Jonathan M. Wainwright (general)

From Wikipedia, the free encyclopedia
Jump to: navigation, search
This article is about the general. For other uses, see Jonathan Wainwright.
Jonathan M. Wainwright
Jonathan M. Wainwright.jpg
Wainwright after World War II and promotion to full General
Birth name Jonathan Mayhew Wainwright IV
Nickname(s) "Skinny" "Jim"
Born (1883-08-23)August 23, 1883
Walla Walla, Washington, U.S.
Died September 2, 1953(1953-09-02) (aged 70)
San Antonio, Texas, U.S.
Place of burial Arlington National Cemetery
Allegiance  United States of America
Service/branch Seal of the United States Department of War.png United States Army
Years of service 1906–47
Rank US-O10 insignia.svg General
Commands held 1st Cavalry Brigade 1938–40
Philippine Division 1940–42
Prisoner of War 1942-45
Second Service Command 1945–46
Eastern Defense Command 1945-46
Fourth Army 1946–47
Battles/wars Moro Rebellion
World War I
*Battle of Saint-Mihiel
*Meuse-Argonne Offensive
World War II
*Battle of the Philippines (1941-42)
**Battle of Bataan
**Battle of Corregidor
Awards Medal of Honor
Distinguished Service Cross
Army Distinguished Service Medal
Relations Jonathan Mayhew Wainwright I – great-grandfather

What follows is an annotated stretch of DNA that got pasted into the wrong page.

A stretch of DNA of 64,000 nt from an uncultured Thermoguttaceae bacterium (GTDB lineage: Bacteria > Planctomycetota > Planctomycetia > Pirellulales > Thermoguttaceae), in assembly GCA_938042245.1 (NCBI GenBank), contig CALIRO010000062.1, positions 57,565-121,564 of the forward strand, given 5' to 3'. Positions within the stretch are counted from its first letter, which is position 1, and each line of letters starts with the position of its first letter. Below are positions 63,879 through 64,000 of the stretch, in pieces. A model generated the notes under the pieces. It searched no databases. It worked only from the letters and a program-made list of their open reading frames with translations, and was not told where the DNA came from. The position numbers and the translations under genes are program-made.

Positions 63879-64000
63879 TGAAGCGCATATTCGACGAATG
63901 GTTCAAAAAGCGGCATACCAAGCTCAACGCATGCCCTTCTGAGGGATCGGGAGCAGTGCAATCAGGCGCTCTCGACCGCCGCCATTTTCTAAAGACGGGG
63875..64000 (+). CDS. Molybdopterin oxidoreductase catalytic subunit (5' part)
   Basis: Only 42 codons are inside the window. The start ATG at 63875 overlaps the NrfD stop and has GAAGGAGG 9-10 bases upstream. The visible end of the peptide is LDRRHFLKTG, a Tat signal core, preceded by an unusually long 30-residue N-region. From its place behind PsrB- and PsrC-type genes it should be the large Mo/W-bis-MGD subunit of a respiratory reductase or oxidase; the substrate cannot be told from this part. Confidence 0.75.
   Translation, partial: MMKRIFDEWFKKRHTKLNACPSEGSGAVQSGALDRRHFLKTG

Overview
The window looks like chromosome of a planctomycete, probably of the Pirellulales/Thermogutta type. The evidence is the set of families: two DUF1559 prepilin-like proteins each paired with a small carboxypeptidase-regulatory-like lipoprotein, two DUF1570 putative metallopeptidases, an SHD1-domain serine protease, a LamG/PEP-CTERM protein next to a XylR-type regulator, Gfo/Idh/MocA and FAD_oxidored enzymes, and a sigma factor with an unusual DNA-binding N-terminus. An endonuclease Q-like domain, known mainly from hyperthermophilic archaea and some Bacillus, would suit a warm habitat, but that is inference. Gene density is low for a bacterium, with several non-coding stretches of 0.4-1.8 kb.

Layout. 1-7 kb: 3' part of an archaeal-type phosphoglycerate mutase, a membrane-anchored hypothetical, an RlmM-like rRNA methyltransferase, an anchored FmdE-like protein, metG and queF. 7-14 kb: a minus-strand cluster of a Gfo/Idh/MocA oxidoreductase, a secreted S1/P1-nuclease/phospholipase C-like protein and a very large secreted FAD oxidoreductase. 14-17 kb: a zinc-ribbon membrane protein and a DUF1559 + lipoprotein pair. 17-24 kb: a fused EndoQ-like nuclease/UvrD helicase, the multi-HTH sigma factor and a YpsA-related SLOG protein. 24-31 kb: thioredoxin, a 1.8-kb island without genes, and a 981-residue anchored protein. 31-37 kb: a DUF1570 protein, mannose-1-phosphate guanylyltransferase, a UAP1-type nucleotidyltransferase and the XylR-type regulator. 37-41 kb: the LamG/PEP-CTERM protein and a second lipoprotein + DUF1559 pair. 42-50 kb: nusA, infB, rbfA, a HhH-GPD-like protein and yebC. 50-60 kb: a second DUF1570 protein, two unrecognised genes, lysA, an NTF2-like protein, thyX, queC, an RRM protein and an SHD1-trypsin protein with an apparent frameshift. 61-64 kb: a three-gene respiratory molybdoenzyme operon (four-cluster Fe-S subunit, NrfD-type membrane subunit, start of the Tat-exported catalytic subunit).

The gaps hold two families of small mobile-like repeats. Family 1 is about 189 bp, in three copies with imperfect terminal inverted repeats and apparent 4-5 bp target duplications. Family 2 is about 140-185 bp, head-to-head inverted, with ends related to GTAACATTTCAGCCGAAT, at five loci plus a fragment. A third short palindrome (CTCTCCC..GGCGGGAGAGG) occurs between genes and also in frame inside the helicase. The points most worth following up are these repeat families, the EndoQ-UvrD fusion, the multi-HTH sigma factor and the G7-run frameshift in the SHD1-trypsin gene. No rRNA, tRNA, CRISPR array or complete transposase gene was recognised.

Jonathan Mayhew Wainwright II – grandfather
Jonathan Wainwright, Jr. – uncle
Robert Powell Page Wainwright – father

Jonathan Mayhew "Skinny" Wainwright IV (August 23, 1883 – September 2, 1953) was a career American army officer and the commander of Allied forces in the Philippines at the time of their surrender to the Empire of Japan during World War II. Wainwright is a recipient of the Medal of Honor.

Early life and training[edit]

Wainwright was born at Fort Walla Walla, an army post now in Walla Walla, Washington, and was the son of Robert Powell Page Wainwright, a U.S. Army officer who had served as a 2nd Lt in the US 1st Cavalry in 1875, commanded a squadron at the Battle of Santiago de Cuba during the Spanish-American War, and in 1902 was killed in action in the Philippines. His grandfather was Lieutenant Jonathan Mayhew Wainwright II, USN who was killed in action during the Civil War.

He graduated from Highland Park High School in 1901 and from West Point, in 1906. He served as First Captain of the Corps of Cadets.[1] Wainwright was commissioned in the cavalry. He served with the U.S. 1st Cavalry Regiment in Texas from 1906–08 and in the Philippines from 1908–10, where he saw combat on Jolo, during the Moro Rebellion. Wainwright graduated from the Mounted Service School, Fort Riley, Kansas, in 1916 and was promoted to Captain. By 1917 he was on the staff of the first officer training camp at Plattsburgh, New York.

World War I[edit]

In February 1918, he was ordered to France, during World War I. In June, he became Assistant Chief-of-Staff of the U.S. 82nd Infantry Division, with which he took part in the Saint Mihiel and Meuse-Argonne Offensives. As a temporary Lieutenant Colonel, he was assigned to occupation duty in Germany with the 3rd Army at Koblenz, Germany, from October 1918 until 1920. Having reverted to the rank of Captain, he was then promoted to Major.